Dean couldn’t help laughing at Sam’s pose. He was half bent over with one arm in the air, legs spread wide, long hair flopping in his face, and his torso twisted sideways.
Chevy trilled her inquiry, snapping Dean from his amusement.
“Because Darth Azazel is planning something there and if you’re right, whatever it is will be close to the end, and I want to know where there is!” Dean said, surprised by how emphatic his voice sounded. “That way, if he goes there—”
“We’ll know we’re almost out of time,” Sam finished.
“And we’ll know how to get there,” Dean said nodded solemnly. He let the silence hang between them for a few moments.
Miss’Ouri chose that moment to enter, seeming to know the mood could use some interrupting. Come to think of it, she probably did know. She came bearing a tray of fresh fruit and bread as well as a pitcher of the chulaberry juice she’d served the night before. Miss’Ouri suggested the brothers take their time and eat in their room if the liked.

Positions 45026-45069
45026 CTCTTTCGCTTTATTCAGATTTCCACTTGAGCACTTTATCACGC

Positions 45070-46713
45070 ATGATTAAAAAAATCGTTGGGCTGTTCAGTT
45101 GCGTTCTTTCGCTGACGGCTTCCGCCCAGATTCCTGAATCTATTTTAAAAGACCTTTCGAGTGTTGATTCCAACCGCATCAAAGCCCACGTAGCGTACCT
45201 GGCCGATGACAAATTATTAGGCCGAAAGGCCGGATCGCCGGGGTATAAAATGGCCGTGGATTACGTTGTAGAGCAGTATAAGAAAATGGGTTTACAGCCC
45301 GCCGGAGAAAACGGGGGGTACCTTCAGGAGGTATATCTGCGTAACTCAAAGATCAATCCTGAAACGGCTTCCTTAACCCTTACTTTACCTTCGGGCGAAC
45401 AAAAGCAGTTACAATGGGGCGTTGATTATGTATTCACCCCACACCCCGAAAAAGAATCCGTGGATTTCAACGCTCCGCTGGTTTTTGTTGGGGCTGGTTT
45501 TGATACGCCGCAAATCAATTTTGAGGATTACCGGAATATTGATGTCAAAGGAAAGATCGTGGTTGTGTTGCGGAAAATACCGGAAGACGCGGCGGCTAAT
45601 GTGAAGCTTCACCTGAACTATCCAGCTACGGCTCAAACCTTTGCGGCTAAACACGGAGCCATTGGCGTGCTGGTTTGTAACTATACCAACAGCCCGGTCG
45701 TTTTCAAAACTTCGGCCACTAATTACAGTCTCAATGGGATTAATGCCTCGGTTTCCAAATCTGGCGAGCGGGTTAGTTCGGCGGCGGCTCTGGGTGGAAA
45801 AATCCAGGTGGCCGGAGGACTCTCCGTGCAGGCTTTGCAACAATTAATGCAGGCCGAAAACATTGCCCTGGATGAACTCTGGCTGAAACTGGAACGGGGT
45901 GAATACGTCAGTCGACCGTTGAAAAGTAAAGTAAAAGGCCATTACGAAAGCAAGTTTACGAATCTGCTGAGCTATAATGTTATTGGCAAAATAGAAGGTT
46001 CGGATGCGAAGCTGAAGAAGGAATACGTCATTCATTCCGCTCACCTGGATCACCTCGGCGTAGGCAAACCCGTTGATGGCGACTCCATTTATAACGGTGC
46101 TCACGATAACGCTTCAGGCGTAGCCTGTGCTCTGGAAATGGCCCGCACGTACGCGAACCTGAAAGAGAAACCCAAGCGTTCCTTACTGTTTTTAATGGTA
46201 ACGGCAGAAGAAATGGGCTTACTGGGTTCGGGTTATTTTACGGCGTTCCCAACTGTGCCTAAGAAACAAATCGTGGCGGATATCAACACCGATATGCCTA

After setting the tray and pitcher down on the table between the two beds, she turned to exit, pausing in the doorway to give Dean a knowing look. “There’s a computer terminal in my study that you can use if you like, Dean,” she said. Then just as suddenly as she had entered, she was gone, leaving the two brothers and their droid alone together again.
It really was disconcerting how much the woman seemed to know about Dean’s thoughts without him saying a word.